A Russian national (they are known for their love of Vodka and their high rate of alcoholism) once told my wife that Vodka was a necessity.  “The first bottle,” he said, “Must be Absolut” After that who cares.”

It is rare that anyone who is addicted uses their substance of choice to get high, they use it to try to find a release or some respite from the misery they are feeling.  Most often people use to try to feel normal.  It has been said that your first drunk or narcotics hit is your first and last high.  The rest of your time as an addict is trying to get to that same place and you rarely if ever do.  Worse yet, it takes more and more of whatever you are using to have any effect at all. 

Alcohol destroys your organs.  Sometimes slowly, sometimes quickly but it will destroy your organs and that means it will destroy you.  The problem is that alcohol can destroy your life but let you go on living so that you wish you were dead.  I prayed for death many times.

I’ve told this story in hopes that maybe one or two people will read it and get the help they need so that they don’t become a number on the list of people waiting for organ transplants.  If you know someone who needs help here is a list of resources for you to get more information.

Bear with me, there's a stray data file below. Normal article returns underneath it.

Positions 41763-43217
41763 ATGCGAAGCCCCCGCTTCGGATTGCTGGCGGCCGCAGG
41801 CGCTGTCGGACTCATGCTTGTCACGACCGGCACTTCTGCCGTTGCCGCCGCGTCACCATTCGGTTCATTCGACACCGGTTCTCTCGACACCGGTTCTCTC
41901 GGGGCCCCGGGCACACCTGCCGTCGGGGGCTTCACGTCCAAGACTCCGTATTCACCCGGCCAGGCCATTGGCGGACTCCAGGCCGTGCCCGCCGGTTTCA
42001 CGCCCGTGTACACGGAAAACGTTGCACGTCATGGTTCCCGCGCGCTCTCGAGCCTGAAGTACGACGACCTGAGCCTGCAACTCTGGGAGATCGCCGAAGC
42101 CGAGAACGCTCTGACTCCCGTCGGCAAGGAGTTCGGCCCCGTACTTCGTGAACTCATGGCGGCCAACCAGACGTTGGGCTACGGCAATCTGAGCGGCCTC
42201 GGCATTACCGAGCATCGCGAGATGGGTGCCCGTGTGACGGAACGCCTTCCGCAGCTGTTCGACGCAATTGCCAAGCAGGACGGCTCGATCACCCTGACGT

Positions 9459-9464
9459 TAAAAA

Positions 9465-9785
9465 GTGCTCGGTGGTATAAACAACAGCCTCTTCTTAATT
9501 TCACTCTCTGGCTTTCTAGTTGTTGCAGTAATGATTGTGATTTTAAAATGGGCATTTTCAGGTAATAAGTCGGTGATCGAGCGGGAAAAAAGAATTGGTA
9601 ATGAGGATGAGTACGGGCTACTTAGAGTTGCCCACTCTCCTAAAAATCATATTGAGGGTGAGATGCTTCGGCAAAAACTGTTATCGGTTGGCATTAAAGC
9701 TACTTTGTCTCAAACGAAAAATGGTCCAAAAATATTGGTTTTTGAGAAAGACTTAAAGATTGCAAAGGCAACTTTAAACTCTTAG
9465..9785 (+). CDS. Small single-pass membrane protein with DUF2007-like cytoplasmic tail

Want to take a test to see if you are an alcoholic?  You can do it privately at home and only you will know the results. 

The Michigan Alcoholism Screening test can be found, taken and scored here.  http://counsellingresource.com/lib/quizzes/drug-testing/alcohol-mast/

If you take the test and determine that you  need help a good starting point is the Substance Abuse and  Mental Health Services Administration of the U.S. Government (SAMHSA)  http://ncadi.samhsa.gov/links/